There aren’t a whole lot of Trump’s policies with which I have any agreement. The H1B program, however, is one that most certainly gets abused at the expense of American workers. Working in IT fields, I have seen a lot of questionable sponsorships. Questionable … well, if you don’t know the whole story (how long the company has been trying to hire a qualified citizen, or the entire scope of ‘qualified’), you may have a feeling that Americans are being overlooked in favor of cheaper foreign labor. But it’s just a feeling.
I have, however, seen outright fraud within the system. Well meaning fraud, but fraud just the same. The most egregious example was more than a decade ago. There was a Russian woman who worked on one of the internal help desks. Not quite the entry level “follow the online flow chart & read it to the caller” kind of help desks for which IT Support may be known … but a help desk just the same. She and half a dozen other people staffed the line. Because her visa sponsorship indicated that she had a unique skill set that the company could not staff with an American worker … well, someone questioned how such a uniquely skilled worker would have half a dozen American coworkers doing the exact same thing.
Now she was a very nice woman and I really hoped she got to stay in the country in spite of the visa irregularity being investigated … like she got reclassified into some other visa for people who just wanted to live here. Instead, the company created a new title and position for her. A higher profile position with more authority that paid more money … but, honestly, she still wasn’t doing anything I couldn’t have found dozens of other people in the area to do. It was data mining. Data mining that she had to learn how to perform once she took the position … and if the criterion was “someone who was capable of learning to generate reports from PC inventory data” the list of local, available, citizens who were perfectly qualified for the job. People who were OUT of work at the time and would have loved that made up job.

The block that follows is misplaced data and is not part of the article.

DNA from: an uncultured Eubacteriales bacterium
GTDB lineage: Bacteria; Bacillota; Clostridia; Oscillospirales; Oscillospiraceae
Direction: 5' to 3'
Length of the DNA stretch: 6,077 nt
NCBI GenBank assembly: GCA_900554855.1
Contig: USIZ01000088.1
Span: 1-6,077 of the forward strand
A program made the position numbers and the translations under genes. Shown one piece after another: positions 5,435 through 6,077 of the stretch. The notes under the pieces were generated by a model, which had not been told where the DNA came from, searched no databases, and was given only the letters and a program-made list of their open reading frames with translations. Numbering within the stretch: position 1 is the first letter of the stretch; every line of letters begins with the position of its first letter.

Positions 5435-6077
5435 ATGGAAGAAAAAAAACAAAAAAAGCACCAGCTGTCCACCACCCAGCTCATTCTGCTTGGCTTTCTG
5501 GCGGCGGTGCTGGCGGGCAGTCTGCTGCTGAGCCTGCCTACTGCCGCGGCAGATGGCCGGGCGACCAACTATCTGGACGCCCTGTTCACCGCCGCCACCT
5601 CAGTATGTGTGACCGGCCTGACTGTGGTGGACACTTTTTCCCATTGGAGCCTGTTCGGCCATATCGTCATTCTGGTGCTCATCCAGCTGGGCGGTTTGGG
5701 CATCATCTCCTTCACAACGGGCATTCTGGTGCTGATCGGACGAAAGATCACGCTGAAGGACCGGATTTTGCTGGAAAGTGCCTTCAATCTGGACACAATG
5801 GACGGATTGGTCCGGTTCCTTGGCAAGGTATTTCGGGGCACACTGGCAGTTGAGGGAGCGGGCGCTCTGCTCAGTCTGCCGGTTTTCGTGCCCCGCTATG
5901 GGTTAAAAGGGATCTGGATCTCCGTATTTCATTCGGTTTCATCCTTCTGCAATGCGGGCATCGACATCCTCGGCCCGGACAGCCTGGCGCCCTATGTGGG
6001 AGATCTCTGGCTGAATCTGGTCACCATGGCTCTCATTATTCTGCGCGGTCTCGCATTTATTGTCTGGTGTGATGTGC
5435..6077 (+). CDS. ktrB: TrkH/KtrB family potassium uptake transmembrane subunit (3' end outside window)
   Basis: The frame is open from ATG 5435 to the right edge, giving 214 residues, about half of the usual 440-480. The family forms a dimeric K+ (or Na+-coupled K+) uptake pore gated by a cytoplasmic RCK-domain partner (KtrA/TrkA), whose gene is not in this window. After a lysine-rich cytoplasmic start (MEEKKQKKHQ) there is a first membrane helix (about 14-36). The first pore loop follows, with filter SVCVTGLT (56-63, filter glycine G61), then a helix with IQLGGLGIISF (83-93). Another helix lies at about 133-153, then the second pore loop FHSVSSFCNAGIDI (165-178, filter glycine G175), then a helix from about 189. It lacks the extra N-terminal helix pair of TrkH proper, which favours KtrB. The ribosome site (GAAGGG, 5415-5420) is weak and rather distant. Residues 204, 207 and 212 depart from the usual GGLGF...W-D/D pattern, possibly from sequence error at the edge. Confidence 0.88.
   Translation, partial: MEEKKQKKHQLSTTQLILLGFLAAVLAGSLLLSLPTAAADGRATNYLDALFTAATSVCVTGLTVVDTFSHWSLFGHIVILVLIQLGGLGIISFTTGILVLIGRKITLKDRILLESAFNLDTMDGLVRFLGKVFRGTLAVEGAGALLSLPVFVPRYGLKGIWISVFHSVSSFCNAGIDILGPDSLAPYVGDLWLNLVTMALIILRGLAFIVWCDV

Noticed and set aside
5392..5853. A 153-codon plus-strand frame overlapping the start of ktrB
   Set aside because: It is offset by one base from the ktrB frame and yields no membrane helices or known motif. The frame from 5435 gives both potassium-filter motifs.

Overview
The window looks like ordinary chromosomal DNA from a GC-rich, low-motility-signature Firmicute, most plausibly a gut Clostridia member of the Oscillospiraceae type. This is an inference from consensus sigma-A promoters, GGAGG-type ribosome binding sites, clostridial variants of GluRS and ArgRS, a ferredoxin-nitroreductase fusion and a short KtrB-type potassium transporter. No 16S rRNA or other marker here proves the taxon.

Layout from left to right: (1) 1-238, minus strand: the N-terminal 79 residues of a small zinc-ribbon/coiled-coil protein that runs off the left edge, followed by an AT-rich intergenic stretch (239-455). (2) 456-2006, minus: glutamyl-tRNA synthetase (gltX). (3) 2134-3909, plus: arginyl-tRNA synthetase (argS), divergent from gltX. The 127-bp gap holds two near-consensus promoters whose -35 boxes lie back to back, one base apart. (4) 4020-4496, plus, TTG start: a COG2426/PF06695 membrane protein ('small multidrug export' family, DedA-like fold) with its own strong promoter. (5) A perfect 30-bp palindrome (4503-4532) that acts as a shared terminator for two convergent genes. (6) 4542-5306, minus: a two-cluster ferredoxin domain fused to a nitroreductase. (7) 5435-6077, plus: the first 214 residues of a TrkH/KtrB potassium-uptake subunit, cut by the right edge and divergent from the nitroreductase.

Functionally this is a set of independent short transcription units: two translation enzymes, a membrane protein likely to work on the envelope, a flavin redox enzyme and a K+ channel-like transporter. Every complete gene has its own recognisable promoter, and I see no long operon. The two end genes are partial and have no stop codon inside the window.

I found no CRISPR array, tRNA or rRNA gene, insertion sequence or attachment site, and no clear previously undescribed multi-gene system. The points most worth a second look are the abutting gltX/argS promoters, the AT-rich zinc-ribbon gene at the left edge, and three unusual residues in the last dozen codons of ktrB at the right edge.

I never reported this visa fraud. It’s one thing to object to theoretical abuse of the system; it is quite another thing to get a person who you like deported. And there-in is the problem with reforming the H1B system … what do you do with the people who are already here under false pretenses? Like the Mexican restaurant owner who got deported a few weeks ago … that’s academically the right answer. But it ignores the human impact to the academic solution. Is it really the Right Thing to tear someone away from their community, from relationships they’ve had for a decade, from their home because they have violated the law?
But is it right to essentially reward them? To allow someone who had a fraudulent H1B first dibs on regular work visas at the expense of people who followed the proper process to get into the visa queue? To increase the regular work visa cap for the year to allow improper H1Bs to be converted? If I had a good answer, I’d have gotten myself hired on by DoJ or ICE. But there’s no way to both avoid personal grief while not rewarding the individual for not following the law.
I’m hoping Trump’s new initiative orders more stringent review of the claims being made on visa sponsorship forms. Maybe even something like the Patent office where individuals somewhat knowledgeable about the field determine the veracity of the claim. Leaving the current visa holders alone – at least until their visa comes up for renewal – is about the best compromise I could conceive.